Equusbook Equestrian Community and MarketPlace find preloved horses for sale UK

Horse buying guide

Contacting the private seller or trader with horses for sale

Before purchasing a horse or pony you need to think carefully of any requirements. Along with ensuring that you can easily afford financially the food, stabling and veterinary bills for treatment and care should it arise. Looking after a horse or pony is very rewarding, but can also be very time consuming and it’s important you have the available leisure time for this commitment.

Please note the information below is intended for guidance only to ensure you are not mis-sold a horse or pony listed on this website:

1) When contacting the seller it’s wise to ask their address details and conduct some background research to check that their location information is genuine.

2) If they are a listed trader ask for references of people who have previously purchased horses or ponies in the past and contact them directly asking for feedback.

3) Their are many honest genuine trade and private sellers on the site however if an offers seems to good to be true treat it with suspicion. Especially if the seller appears evasive or pushy, make sure you conduct some research. Create a check list before viewing a horse, if it’s your first time purchasing a horse ask your equine friends for help. Ensure you create a full comprehensive checklis to make sure all important questions are asked during or before visiting the seller. Always request pictures and videos before viewing. Depending on what kind of discipline when purchasing a horse, always ask for the horse’s show name, BSJA number and BE number, then you can check the horse records.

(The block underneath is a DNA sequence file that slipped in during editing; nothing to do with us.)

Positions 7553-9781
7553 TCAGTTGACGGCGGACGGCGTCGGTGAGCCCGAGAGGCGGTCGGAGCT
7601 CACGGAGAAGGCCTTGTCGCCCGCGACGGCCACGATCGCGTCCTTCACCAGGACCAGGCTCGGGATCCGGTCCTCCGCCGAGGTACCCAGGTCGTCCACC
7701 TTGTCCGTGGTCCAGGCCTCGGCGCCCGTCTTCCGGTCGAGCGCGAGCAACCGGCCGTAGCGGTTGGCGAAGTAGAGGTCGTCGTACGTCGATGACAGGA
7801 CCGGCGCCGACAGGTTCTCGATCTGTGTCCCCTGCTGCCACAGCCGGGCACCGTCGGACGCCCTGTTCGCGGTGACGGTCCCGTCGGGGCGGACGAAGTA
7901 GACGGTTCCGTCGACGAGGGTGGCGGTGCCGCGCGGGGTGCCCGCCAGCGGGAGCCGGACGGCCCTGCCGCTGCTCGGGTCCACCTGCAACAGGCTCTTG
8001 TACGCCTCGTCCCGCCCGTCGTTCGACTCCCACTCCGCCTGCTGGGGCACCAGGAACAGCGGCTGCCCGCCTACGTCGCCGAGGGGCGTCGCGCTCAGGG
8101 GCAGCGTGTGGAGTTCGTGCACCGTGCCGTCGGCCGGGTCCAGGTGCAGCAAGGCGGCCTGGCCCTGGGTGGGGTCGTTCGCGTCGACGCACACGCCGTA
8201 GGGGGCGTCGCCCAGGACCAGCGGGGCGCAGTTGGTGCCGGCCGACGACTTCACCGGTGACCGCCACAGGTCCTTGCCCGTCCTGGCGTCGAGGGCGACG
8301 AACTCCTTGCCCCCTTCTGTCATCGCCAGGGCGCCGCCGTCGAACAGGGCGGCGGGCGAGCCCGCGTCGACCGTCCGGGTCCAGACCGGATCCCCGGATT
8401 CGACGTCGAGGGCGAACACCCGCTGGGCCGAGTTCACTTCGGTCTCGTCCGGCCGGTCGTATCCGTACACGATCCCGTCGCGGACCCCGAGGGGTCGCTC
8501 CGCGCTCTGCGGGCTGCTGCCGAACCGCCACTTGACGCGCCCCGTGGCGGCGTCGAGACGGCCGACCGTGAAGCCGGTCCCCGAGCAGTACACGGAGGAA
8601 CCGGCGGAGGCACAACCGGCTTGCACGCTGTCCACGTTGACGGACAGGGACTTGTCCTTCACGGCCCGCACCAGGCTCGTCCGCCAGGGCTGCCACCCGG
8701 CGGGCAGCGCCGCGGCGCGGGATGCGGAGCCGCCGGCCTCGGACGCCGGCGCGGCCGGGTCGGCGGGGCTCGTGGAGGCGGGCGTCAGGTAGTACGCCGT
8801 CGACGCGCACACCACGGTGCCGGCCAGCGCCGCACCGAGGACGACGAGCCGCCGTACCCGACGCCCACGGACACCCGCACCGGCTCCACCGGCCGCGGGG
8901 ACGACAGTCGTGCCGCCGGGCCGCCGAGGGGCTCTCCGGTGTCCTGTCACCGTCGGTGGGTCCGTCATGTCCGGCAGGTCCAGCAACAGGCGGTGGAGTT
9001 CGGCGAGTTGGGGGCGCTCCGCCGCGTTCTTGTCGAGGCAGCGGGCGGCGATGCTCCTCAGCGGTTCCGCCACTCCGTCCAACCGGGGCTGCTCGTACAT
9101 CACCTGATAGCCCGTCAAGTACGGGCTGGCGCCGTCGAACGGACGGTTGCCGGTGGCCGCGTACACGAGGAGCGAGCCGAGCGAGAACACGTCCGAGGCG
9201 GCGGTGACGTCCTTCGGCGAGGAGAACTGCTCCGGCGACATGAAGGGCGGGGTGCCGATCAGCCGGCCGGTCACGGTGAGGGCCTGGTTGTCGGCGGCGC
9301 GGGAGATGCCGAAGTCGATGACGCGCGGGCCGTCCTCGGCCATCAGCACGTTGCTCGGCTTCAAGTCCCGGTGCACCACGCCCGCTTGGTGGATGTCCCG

4) It can be costly, however we strongly recommend requesting an impartial equine vet to be present during the sale they can medically assess the animal. Then advise you professionally prior to any sale transaction taking place. If you want to insure your horse most insurance companies ask for 2 or 5 stages of vetting for purchases over £ 5000, with most insurers requesting a 5 stages vetting for purchases over £ 10000 and they will usually request X-rays too. If you purchase a horse in your own local area ask your own vet to do the vetting, if its far away do some research and ask equine friends if they can recommend a vet. REMEMBER NEVER USE THE SELLERS OWN VET!

look for horse vets near me, inspect the horse with a equine vet or horse vet also check about horse supplements and pedigree look for horse wormers

5) Make sure you don’t forget to purchase a suitable horse or pony insurance policy to be immediately activated on completion of the sale. A good comprehensive policy can help in avoiding any nasty surprises with expensive veterinary costs.

6) Before viewing an horse or pony contact the seller and ask them to produce documentation including proof of ownership along with any official pedigree ancestry paperwork if applicable. It’s also wise to ask them for any veterinary treatment records, so you can make an informed judgement on the current health of the animal.

7) If you have never owned an horse before speak to a local stable and assess the costs for feeding, cleaning and looking after the horse or pony. Speak with owners to gain their knowledge and experience.

8) Before choosing a horse or pony assess who will be riding the animal to determine the average height that you require. This can especially important if multiple riders are planning to ride the horse or pony.

9) Think carefully on what disciplines you require when choosing a horse or pony. Alternatively if you are unsure you may wish to buy an All-rounder.

Horses for sale, ponies for sale take your trainer for training horse and horse breaking with natural horsemanship along with equine vet

10) If you are a novice rider ask the seller if the horse or pony is fully trained. Before transferring any money during the sale, ride the horse or pony to ensure you are comfortable. If you are a novice rider, take a more experienced rider with you when viewing the horse, so he/she can ride the horse too. Request videos of the horse working, and pass them on to your instructor to have a look at. It can also be a good idea to ask your instructor to attend the viewing if possible for their professional impartial opinion.

11) Usually all horses or ponies are registered and it’s possible to trace their history via impartial Equestrian organisations who keep records. It’s always worth spending time to check any facts or documents provided by the seller correspond to this information.

Remember protecting you from fraudulent sellers is our responsibility. If you incur any suspicious activity with a sellers behaviour please report it immediately and contact Customer Services.

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